Some Views on Gastrointestinal Illness in Childhood—1976

Giulio J. Barbero, M.D.


the considerable body of knowlwhich has developed concerning the edge immunology, physiology, structure, and biochemical processes of the gastrointestinal (GI) tract of children, great gaps exist in our insights into their common GI illnesses. Note that clear descriptions of some of the major symptomatic constellations and their natural history are still lacking (Table 1). Reflective perusal of this list yields the conclusion that these symptoms do not readily conform with a specific pathologic diagnosis within the limits of current diagnostic methods. In medical school, the teachers often present a distorted emphasis on the rarer but better defined entities, and frequently avoid or minimally attend to the reality of a larger patient population with various gastrointestinal symptoms. Then later, when the new pediatricians move into practice, they find so many of the GI clinical presentations of their child patients which cannot be simply pegged into a neat &dquo;organic&dquo; diagnosis. As a result, some physicians in their frustration behave almost as though these are not problems; instead they present such diagnoses as &dquo;what it isn’t&dquo; or Department of Child Health, School of Medicine, University of Missouri, Columbia, Mo. 65201.

&dquo;there is common

worry about.&dquo; Another say &dquo;it is nerves.&dquo; because of these vicissitudes,



behavior is


Perhaps phenomenon often seems to come into play. The GI tract is popularly surrounded by a wide range of folklore with another

cultural and familial roots. No less than the laity, physicians may fall back on this conceptual inheritance stemming from their own childhood. Thus, it is not uncommon to hear a variety of points enumerated to patients which clearly arise from the personal experiences of the physicians. Although some of this folklore may have truth, not all of these points of view have universal applicability but will represent real distortions for certain patients. It is exceedingly difficult for the physician, particularly with few guidelines, in an area of such personal closeness as feeding and GI function, to dissociate himself from his biases and help patients and their families find their own basic rhythms and harmony. A not dissimilar problem is that of relating certain GI symptoms to certain dietary components. This is frequently observed in both the physicians’ and parents’ ready inclination to change milk formulas of infants who have vomiting, irritability, or diarrhea. The processes of feeding and of GII adaptation to ingestion of food are highly complex and are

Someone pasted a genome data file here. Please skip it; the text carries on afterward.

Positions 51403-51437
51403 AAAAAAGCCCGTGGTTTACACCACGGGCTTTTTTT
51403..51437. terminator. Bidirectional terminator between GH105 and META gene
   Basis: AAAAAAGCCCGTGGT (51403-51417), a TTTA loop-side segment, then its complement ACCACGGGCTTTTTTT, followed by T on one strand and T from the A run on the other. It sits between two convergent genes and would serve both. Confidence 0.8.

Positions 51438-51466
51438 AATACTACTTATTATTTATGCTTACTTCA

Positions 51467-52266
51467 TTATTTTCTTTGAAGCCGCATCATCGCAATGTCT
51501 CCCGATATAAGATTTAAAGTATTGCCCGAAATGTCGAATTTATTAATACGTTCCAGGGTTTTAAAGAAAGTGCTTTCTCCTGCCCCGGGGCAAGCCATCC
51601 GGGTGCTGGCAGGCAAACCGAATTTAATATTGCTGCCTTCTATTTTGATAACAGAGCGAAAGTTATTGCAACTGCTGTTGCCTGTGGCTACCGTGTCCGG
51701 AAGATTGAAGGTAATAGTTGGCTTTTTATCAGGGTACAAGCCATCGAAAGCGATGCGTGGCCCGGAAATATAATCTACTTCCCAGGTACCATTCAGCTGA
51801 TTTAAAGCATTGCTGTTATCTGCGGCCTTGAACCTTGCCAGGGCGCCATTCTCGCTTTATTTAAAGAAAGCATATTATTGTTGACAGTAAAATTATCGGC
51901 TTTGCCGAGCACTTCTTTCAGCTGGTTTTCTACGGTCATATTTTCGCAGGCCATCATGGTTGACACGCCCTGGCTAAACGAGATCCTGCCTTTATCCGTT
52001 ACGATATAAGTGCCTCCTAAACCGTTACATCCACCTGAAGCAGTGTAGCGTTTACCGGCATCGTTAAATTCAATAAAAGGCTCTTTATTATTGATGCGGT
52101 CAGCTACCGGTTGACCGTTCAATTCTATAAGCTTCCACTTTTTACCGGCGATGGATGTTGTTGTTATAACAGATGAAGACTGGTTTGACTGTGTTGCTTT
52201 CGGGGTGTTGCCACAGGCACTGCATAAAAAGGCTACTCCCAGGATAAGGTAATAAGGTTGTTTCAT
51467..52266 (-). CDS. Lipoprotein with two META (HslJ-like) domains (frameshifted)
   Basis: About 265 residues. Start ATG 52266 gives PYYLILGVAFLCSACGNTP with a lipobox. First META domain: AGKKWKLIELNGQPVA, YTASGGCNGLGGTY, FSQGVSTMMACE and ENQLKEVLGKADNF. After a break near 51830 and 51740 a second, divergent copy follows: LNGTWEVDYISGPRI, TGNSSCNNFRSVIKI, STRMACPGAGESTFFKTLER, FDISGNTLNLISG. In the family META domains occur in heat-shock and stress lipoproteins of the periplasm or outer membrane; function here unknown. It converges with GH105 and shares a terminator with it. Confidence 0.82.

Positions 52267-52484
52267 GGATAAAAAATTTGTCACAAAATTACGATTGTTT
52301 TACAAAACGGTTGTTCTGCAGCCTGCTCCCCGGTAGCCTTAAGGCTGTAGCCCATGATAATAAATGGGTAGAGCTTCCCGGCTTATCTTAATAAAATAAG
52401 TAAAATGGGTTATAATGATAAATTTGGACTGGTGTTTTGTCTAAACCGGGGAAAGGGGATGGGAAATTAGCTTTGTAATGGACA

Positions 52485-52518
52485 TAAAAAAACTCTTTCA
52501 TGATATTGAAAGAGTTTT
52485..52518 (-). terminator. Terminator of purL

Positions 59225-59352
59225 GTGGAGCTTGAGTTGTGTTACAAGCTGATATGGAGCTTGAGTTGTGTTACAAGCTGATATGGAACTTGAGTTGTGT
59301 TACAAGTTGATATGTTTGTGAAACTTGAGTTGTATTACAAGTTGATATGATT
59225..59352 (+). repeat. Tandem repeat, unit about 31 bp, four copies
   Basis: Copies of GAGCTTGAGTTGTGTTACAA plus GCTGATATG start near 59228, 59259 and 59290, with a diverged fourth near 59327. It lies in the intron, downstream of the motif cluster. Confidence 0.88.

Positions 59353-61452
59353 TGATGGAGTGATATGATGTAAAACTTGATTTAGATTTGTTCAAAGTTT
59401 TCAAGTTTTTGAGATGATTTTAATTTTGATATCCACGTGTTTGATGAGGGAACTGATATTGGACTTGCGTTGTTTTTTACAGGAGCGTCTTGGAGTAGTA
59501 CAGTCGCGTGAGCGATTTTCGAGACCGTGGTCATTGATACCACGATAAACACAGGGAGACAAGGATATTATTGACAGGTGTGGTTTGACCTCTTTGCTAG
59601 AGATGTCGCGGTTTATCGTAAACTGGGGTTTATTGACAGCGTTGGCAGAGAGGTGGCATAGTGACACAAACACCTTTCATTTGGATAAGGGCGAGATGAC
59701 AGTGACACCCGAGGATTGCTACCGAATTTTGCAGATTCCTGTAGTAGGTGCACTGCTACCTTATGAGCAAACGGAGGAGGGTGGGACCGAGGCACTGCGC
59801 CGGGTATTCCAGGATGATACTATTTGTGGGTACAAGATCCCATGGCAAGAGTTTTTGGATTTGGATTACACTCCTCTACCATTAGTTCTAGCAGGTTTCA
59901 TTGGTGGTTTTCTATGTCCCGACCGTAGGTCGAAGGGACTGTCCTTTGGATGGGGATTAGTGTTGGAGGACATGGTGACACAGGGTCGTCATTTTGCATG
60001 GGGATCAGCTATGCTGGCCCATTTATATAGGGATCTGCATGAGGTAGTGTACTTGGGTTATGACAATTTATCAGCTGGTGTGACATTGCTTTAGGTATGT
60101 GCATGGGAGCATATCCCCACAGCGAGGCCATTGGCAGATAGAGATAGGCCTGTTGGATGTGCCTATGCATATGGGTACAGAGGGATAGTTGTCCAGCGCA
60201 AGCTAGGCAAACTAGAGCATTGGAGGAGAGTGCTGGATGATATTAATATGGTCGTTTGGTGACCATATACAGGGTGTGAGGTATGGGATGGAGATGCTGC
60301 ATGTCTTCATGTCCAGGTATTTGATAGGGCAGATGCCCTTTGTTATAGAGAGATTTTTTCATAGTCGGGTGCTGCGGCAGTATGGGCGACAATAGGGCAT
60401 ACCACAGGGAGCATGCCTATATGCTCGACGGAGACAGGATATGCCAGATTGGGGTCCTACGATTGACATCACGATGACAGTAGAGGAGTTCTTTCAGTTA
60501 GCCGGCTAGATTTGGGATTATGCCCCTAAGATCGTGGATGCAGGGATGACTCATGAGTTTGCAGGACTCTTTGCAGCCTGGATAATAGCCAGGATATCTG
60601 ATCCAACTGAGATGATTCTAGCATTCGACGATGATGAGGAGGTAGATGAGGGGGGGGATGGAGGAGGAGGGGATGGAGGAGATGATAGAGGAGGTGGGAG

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by the concept of the GI tract as a plumbing system. One common fallacy is to assume that the stool reflects the immediately ingested food. Nothing is more difficult and subject to potential error than to draw conclusions of clinical causality from such observations. not

well served

Over many years, we have heard from parents or seen in patients seemingly direct relationships between a food or foods and the pro-

duction of diarrhea


other GI symptoms, to see no such effect only upon ingestion of that food during observational hospitalization of the child. Although such an observation does not fully exclude the significance of the suggested relationship, it does emphasize that any such association comprises many variables. Two major factors which seem frequently interwoven into the common symptomatic constellations are age and stress. Thus, certain symptomatic presentations tend to occur more frequently at specific ages. For example, colic (which may have no GI roots) appears in early infancy while recurrent diarrhea tends to fall in the first three years of life. Certainly, the factor of age relates to the developmental sequences and maturational processes of a child. An interesting illustration of this developmental sequence is that some infants who have colic tend later on to show other GI entities such as recurrent abdominal pain. A most significant connection is the close tie of the intestinal tract to the emotional life of the child. It is indeed tragic that in recent decades pediatrics has pulled itself back from a deepening understanding of human behavior. As good as it has been or